I found a city much changed since I left in January - the euphoria has gone

Now these ambassadors are not stupid men - even if the Americans seemed uncertain about where the US troops in Kosovo were stationed. So I had to smile ruefully when they came out with confident-sounding assertions of optimism. Only the Russian ambassador dared suggest that the international emperor had no clothes.

Having "done" Kosovo, the UN ambassadors headed north to Belgrade. And I travelled with them, back to my old territory. A city where I had lived through bombing and revolution with my Serbian friends.

Mood in Belgrade

After Kosovo - where international dreams have turned to disappointment - I wondered whether Belgrade would offer more cause for optimism.

I found a city much changed since I left in January. The euphoria has gone - and the assorted, disorganised characters who once made up the opposition to Slobodan Milosevic are now enjoying the flavours of power.

I headed to the Writers Club restaurant, the inevitable venue for a reunion with my friends. My friends are disappointed with their new leaders. President Vojislav Kostunica, who was greeted like a saviour last September, tries to hover in the stratosphere of statesmanship, as if he does not want to dirty his hands with politics.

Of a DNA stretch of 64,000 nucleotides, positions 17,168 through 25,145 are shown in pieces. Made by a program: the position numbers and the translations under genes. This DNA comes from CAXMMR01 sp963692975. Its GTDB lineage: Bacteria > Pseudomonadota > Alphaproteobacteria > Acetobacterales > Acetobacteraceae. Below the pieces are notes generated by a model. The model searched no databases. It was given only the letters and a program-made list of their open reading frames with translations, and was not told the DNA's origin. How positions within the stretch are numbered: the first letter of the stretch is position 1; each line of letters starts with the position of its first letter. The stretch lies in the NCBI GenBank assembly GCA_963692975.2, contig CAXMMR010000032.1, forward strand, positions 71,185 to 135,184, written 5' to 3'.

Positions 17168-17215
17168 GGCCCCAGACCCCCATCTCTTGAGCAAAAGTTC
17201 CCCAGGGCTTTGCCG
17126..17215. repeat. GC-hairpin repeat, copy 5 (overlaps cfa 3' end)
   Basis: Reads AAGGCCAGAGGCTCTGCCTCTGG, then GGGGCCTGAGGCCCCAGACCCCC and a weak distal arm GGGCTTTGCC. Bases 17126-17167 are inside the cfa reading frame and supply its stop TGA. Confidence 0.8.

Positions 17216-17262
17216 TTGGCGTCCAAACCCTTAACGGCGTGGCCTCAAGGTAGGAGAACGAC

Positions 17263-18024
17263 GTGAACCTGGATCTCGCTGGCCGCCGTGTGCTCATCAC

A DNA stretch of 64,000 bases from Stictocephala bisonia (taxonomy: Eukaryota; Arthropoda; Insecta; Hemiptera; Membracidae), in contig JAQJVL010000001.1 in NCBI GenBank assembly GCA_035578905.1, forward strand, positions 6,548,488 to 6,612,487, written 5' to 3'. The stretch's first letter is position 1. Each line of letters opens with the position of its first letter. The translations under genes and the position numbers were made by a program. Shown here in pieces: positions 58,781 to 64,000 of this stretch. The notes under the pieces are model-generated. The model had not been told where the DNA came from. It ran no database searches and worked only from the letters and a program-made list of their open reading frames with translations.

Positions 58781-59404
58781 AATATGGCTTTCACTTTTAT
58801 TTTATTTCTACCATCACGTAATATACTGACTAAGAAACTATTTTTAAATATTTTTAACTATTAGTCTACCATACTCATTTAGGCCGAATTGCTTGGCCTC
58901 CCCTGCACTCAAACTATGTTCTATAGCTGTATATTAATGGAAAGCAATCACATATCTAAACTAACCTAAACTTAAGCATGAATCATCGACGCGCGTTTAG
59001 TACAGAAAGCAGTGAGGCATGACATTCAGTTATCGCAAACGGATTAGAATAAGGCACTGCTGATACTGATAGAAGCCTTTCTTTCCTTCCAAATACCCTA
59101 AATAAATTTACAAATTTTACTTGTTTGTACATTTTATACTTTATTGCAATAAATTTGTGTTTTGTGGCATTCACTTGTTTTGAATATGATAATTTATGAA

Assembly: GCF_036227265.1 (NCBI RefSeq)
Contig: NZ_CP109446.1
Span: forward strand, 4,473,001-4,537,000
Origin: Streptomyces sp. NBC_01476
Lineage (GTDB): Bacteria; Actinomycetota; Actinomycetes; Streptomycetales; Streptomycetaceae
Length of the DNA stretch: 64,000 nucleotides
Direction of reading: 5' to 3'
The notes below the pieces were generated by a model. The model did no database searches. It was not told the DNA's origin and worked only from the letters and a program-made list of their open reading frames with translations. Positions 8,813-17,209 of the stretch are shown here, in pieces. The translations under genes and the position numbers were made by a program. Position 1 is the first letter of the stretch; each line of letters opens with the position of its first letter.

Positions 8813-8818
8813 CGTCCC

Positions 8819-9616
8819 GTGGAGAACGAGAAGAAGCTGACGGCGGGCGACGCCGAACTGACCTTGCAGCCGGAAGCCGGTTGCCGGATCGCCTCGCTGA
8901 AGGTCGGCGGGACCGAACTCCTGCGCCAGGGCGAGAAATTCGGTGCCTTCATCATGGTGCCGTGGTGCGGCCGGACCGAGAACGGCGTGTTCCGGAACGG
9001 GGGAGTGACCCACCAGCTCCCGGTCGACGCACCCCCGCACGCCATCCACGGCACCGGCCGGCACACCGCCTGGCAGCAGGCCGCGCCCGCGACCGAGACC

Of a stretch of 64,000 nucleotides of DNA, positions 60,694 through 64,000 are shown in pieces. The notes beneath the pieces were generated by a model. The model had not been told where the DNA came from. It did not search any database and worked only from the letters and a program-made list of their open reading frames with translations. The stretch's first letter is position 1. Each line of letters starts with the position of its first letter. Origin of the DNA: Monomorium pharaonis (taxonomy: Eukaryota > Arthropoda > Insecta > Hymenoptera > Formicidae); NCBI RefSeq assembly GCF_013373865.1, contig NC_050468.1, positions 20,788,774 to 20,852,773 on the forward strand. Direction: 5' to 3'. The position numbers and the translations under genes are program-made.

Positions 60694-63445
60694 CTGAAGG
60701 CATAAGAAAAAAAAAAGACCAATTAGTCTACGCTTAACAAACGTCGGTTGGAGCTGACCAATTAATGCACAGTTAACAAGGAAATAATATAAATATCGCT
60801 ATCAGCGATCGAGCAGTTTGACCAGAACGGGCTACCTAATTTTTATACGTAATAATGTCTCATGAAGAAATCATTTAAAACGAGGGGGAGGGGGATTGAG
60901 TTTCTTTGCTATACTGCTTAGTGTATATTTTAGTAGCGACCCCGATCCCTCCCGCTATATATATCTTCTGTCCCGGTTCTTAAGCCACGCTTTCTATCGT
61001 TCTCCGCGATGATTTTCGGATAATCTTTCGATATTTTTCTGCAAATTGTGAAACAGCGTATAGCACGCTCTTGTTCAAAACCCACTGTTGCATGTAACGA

Meanwhile other democrats are getting dirty right up to their elbows. Ordinary people have been surprised at the ease with which these one-time intellectuals have settled into cosy relationships with gangsters and dodgy businessmen.

Yugoslav President Vojislav Kostunica
Kostunica has tried to stay above politics
I went to see an artist friend of mine. We once joked about being twins, although she is younger, taller and blonder than I. Over coffee and, in her case, cigarettes, we looked back over a long, wistful, romance she had never quite savoured with a revolutionary student leader, Cedomir Jovanovic.

In his hey-day, young women had worn badges reading, "Ceda, Marry Me!" But that, too, has changed.

"I loved a revolutionary," my friend said. "But now he drives around in a car with tinted windows, followed by jeeps full of bodyguards."

Others added to her testimony. Ceda the Revolutionary has a wardrobe full of designer suits, has received a racehorse as a gift, and hangs out with turbo-folk singers. Some of his oldest protectors are now disowning him.

So the faces have changed, but the system remains much the same. The police and the army have been largely untouched by the change of government - and the people in power are not above benefiting personally from their position.

Even the surrender of Slobodan Milosevic leaves a sour taste in the mouth. The new government has shown that it is just as willing to overlook constitutional niceties as was the former president.

"This is not justice and law," one of my friends said. "This is expediency."

Slobodan Milosevic was not surrendered out of remorse for crimes committed in the name of the Serbs. He was handed over in exchange for hard cash.

It will be some time before Western leaders can really celebrate the dawning of a new age in Serbia.

Internet links:


The BBC is not responsible for the content of external internet sites

Links to more From Our Own Correspondent stories are at the foot of the page.


E-mail this story to a friend

Links to more From Our Own Correspondent stories